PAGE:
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      The evolutionary psychology of facial beauty.

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      Annual review of psychology
      Annual Reviews

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          Abstract

          What makes a face attractive and why do we have the preferences we do? Emergence of preferences early in development and cross-cultural agreement on attractiveness challenge a long-held view that our preferences reflect arbitrary standards of beauty set by cultures. Averageness, symmetry, and sexual dimorphism are good candidates for biologically based standards of beauty. A critical review and meta-analyses indicate that all three are attractive in both male and female faces and across cultures. Theorists have proposed that face preferences may be adaptations for mate choice because attractive traits signal important aspects of mate quality, such as health. Others have argued that they may simply be by-products of the way brains process information. Although often presented as alternatives, I argue that both kinds of selection pressures may have shaped our perceptions of facial beauty.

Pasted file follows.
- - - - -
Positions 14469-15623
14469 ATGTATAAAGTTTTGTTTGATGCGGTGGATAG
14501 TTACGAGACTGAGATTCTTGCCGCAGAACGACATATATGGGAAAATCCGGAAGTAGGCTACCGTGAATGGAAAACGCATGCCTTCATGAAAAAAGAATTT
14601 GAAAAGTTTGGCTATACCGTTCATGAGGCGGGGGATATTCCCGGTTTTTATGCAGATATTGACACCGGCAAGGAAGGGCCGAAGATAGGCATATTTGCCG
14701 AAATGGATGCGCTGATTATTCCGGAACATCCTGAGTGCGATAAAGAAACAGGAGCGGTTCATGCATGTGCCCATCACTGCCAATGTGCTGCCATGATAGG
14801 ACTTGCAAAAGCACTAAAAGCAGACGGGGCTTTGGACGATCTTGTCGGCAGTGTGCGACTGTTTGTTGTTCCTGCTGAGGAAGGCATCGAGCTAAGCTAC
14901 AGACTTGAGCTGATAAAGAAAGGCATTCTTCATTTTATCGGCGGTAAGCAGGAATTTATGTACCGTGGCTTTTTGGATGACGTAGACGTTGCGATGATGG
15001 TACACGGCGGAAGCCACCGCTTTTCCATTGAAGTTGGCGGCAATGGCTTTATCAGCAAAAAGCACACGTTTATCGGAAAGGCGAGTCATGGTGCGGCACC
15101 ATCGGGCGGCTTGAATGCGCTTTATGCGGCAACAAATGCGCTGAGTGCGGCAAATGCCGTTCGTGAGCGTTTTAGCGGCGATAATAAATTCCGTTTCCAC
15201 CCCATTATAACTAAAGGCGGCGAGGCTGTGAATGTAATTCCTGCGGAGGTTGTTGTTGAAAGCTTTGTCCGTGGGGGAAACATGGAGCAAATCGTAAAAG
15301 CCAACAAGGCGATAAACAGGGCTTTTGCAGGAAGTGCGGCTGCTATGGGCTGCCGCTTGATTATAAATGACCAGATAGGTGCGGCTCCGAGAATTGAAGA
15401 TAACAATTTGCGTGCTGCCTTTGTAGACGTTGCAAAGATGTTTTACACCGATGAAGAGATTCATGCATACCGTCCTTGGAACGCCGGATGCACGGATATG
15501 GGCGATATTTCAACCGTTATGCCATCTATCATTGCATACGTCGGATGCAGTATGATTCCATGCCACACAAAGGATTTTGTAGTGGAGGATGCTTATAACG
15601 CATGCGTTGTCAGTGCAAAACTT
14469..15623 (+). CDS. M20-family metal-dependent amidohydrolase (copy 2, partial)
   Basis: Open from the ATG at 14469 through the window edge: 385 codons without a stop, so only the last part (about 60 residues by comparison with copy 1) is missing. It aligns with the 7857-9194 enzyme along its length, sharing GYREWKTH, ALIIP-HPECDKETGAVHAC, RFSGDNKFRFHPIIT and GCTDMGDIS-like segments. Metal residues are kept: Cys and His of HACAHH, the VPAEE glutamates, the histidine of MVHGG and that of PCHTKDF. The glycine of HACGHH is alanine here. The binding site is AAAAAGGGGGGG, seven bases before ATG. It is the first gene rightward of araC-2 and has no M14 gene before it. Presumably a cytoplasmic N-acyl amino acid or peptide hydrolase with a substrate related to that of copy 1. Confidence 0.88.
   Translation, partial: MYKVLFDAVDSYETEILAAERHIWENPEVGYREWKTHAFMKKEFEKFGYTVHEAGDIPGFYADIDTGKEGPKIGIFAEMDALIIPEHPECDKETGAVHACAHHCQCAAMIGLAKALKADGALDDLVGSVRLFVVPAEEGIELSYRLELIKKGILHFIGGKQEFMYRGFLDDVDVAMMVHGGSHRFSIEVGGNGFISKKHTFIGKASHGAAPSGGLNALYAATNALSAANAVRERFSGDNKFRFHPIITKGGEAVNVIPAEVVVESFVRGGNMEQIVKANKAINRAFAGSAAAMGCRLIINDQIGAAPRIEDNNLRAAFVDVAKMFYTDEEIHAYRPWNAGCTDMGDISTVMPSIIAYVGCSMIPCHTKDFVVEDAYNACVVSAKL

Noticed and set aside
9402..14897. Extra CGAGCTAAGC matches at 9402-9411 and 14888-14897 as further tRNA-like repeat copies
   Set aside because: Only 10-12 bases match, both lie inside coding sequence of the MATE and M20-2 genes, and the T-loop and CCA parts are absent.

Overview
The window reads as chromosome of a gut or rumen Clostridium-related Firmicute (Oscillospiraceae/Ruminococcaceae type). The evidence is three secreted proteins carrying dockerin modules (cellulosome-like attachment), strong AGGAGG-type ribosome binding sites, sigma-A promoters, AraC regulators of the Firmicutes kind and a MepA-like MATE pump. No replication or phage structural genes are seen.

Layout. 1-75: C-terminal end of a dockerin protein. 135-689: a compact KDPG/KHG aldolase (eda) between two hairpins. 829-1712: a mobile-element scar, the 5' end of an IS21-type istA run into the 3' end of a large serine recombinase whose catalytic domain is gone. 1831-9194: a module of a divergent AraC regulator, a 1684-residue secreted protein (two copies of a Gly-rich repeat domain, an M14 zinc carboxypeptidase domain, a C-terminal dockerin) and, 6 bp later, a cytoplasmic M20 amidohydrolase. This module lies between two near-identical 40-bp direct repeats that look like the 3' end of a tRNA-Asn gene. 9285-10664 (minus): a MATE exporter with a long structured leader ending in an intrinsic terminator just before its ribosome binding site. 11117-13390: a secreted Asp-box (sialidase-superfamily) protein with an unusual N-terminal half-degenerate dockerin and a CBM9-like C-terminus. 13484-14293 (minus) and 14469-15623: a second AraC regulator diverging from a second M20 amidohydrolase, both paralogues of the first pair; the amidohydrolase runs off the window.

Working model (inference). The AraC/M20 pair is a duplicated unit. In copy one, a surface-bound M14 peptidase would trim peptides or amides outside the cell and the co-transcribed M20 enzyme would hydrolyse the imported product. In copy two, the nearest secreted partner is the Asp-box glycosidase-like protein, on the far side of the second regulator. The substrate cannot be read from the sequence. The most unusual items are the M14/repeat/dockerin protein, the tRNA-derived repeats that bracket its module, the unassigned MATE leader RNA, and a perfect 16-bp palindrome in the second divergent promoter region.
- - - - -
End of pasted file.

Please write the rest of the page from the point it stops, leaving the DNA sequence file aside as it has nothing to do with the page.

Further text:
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          Author and article information

          Journal
          Annu Rev Psychol
          Annual review of psychology
          Annual Reviews
          0066-4308
          0066-4308
          2006
          : 57
          Affiliations
          [1 ] School of Psychology, University of Western Australia, Crawley, Perth, WA 6009, Australia. gill@psy.uwa.edu.au
          Article
          10.1146/annurev.psych.57.102904.190208
          16318594
          b82d7173-1a8b-4ad4-85c8-7c7ff439c39a
          History

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